Wait a second. Did you arrive at this article by scanning one of our QR codes?
If so, you might be a little uneasy with the headline of this article. But don't worry, you can trust us - we're a mobile app security company after all.
But not all QR codes are safe. Read on and we'll explain why you probably shouldn't scan every QR code you come across.
Covid, Coinbase, and the QR code
Some bemoan the use of words like “renaissance” or “comeback” when they read about the QR code given that it never really went away in many places.
In China, for example, more than 90% of digital payments are made on WeChat and AliPay which depend on digital wallets and QR codes.
But there’s no denying that in the West the boom in QR code usage coincided with the pandemic.
In the spring and summer of 2020, they sprang up outside bars and restaurants to help us order while maintaining a safe social distance. Since then they’ve appeared almost everywhere - on digital tickets, promotions, and community event sign ups.
e-Marketer predicts that the number of US smartphone users scanning a QR code will increase from 83.4 million in 2022 to 99.5 million in 2025.
It’s easy to believe stats like this when you see QR codes on leaflets in cafes and even pinned to walls and lampposts. The QR code has definitely gone mainstream.
And because the pandemic trained us into thinking that scanning them is perfectly normal, people are now happy to do so in a variety of settings. Mostly without thinking about the security implications whatsoever.
As with most interactions and transactions people carry out on their phones, there’s an assumption that QR code scanning must be safe.
This was aptly demonstrated during the 2022 SuperBowl, when the cryptocurrency exchange company, Coinbase, ran an advert. In it, a QR code floated around viewers’ TV screens and, without thinking much about it, millions of people reached for their phones.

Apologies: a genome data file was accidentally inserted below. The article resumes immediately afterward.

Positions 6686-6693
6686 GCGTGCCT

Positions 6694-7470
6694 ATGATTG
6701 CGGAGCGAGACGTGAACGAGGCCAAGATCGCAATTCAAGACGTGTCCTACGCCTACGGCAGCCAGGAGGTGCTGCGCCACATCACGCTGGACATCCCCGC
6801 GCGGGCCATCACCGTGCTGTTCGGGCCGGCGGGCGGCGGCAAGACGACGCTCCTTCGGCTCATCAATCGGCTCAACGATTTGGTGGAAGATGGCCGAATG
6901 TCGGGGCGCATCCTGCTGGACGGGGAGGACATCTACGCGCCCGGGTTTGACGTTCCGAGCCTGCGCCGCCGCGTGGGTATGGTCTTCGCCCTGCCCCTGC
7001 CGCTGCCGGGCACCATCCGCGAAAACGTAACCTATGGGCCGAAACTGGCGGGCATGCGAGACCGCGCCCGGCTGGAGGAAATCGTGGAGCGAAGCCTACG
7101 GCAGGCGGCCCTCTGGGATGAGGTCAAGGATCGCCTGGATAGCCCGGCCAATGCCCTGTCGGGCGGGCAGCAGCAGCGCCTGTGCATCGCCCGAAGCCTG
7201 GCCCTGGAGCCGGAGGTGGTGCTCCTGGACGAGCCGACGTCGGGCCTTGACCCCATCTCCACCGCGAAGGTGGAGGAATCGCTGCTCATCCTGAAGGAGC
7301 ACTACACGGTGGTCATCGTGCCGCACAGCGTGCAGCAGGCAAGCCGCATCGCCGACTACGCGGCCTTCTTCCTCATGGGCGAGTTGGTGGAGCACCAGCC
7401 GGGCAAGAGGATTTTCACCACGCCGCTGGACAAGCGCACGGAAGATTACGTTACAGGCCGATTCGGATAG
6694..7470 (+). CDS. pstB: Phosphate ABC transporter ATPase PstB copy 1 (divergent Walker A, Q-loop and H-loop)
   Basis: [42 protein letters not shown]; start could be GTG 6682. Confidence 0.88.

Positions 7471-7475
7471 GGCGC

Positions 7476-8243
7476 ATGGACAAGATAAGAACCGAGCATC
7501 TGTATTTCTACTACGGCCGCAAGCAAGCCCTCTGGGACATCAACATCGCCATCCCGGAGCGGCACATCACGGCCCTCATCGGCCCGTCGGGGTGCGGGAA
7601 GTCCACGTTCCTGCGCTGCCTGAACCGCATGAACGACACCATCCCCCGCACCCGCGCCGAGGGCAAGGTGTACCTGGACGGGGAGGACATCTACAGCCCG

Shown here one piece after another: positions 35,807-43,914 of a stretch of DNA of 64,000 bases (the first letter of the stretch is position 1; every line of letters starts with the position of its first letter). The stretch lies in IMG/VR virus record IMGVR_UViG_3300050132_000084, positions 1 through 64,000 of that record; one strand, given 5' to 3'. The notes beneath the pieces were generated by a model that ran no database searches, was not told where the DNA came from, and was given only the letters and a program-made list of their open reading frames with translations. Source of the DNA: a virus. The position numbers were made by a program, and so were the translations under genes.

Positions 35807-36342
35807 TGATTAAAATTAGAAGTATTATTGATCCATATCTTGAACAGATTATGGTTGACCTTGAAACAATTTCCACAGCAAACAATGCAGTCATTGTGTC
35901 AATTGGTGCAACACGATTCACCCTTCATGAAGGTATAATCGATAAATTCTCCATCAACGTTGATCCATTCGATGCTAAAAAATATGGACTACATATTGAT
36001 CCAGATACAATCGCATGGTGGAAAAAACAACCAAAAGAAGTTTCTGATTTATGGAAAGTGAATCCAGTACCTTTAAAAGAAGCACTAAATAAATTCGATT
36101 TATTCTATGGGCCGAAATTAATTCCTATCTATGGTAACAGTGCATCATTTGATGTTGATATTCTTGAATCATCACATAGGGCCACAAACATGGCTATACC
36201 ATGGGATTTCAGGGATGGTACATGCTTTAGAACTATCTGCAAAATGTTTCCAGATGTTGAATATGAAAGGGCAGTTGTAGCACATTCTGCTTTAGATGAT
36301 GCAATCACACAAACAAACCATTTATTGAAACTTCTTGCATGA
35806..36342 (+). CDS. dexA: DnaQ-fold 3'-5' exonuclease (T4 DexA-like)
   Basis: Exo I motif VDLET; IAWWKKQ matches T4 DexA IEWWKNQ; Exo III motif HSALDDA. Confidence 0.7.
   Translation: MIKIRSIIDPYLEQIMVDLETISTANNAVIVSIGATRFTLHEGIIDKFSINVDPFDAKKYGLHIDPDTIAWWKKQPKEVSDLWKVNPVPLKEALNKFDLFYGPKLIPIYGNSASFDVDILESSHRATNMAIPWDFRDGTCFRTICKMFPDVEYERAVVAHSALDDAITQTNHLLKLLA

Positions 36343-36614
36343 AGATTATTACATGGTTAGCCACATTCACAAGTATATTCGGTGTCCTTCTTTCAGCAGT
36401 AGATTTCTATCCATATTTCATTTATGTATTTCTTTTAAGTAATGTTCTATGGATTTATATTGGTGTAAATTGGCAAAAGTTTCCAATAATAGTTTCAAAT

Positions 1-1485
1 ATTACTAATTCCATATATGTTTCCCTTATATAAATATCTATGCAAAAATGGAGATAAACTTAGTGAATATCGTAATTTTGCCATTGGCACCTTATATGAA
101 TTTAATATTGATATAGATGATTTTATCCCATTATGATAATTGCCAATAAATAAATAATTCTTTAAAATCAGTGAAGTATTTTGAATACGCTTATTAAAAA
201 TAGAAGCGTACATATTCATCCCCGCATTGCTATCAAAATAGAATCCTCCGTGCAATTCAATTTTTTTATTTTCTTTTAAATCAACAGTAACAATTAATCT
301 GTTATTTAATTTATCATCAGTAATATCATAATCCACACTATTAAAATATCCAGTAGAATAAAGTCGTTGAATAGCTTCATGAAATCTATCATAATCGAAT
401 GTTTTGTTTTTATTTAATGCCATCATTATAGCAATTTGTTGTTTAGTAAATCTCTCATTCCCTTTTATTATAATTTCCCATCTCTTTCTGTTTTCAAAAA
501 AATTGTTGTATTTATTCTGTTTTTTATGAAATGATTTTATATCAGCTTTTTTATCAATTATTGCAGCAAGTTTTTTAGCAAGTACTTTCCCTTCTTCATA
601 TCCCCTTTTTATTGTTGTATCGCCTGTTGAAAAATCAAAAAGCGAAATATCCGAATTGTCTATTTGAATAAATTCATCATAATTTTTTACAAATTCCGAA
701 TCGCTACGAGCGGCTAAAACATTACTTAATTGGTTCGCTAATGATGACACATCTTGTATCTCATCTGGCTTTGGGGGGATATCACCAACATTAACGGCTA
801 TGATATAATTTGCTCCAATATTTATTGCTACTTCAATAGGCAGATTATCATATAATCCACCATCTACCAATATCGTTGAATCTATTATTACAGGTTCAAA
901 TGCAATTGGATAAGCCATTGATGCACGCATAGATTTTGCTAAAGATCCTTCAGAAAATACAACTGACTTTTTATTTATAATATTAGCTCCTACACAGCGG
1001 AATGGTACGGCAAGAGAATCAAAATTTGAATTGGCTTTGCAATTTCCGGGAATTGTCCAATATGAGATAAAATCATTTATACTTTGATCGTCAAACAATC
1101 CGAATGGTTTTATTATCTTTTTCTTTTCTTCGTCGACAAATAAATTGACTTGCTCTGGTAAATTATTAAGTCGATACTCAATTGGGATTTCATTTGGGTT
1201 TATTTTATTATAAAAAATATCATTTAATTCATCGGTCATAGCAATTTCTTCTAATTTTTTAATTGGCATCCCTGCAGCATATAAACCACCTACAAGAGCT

Many lauded the ad as a great success. Coinbase themselves claimed that they received 20 million hits in a single minute.
But others expressed caution.
In an article in The Next Web, Callum Booth argues the ad might have set a dangerous precedent. The lack of context could potentially have furthered the belief that it’s perfectly normal for us to go around scanning every random QR code that we come across.
What makes QR codes unsafe?
Around the same time the QR code began to be seen more widely, people were also getting used to phishing texts pinging on their phones. Fake messages claiming to be from banks, energy suppliers, and even health centers offering covid tests.
While it isn’t always possible to tell whether the links in these messages are genuine or not, sometimes it is. A company name might be misspelt, for example. The kind of thing that you could miss at first glance (hence why a lot of these phishing messages succeed) but not the second time.
With a QR code, on the other hand, it’s much harder to know whether you’re about to be taken to a genuine website or a fraudulent one. All you see to begin with is a jumbled pattern of black and white blocks. Once you scan it, a message does pop up telling you where the QR code is sending you, but most people simply click through without reading this.